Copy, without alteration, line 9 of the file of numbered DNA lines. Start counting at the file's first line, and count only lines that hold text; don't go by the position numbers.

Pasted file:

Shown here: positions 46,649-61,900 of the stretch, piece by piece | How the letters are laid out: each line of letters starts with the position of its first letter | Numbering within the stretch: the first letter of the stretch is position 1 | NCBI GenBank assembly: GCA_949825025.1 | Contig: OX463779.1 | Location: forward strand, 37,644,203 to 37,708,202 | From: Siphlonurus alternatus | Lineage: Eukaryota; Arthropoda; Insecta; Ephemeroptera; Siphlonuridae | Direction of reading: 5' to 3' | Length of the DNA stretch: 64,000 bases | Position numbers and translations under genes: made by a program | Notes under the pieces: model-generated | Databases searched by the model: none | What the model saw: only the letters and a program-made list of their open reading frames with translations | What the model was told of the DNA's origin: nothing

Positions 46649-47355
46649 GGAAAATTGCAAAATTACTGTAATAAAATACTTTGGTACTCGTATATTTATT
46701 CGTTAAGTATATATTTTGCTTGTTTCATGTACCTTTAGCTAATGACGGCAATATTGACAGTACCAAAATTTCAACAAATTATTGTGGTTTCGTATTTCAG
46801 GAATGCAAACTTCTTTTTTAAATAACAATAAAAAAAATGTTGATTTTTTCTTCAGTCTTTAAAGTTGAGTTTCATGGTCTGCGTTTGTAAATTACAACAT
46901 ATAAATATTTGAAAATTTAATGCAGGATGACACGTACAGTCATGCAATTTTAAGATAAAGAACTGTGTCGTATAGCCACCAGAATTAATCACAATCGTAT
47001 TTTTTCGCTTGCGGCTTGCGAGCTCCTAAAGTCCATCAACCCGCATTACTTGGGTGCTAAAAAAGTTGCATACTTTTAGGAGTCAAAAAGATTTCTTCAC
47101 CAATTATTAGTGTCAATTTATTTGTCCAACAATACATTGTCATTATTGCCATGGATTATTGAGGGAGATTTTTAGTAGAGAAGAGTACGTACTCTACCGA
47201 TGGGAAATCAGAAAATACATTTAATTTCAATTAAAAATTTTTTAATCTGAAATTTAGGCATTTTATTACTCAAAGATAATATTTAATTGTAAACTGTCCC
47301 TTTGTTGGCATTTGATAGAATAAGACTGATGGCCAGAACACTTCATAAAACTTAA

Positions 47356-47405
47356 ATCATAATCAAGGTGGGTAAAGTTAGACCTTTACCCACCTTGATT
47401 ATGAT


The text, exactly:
47201 TGGGAAATCAGAAAATACATTTAATTTCAATTAAAAATTTTTTAATCTGAAATTTAGGCATTTTATTACTCAAAGATAATATTTAATTGTAAACTGTCCC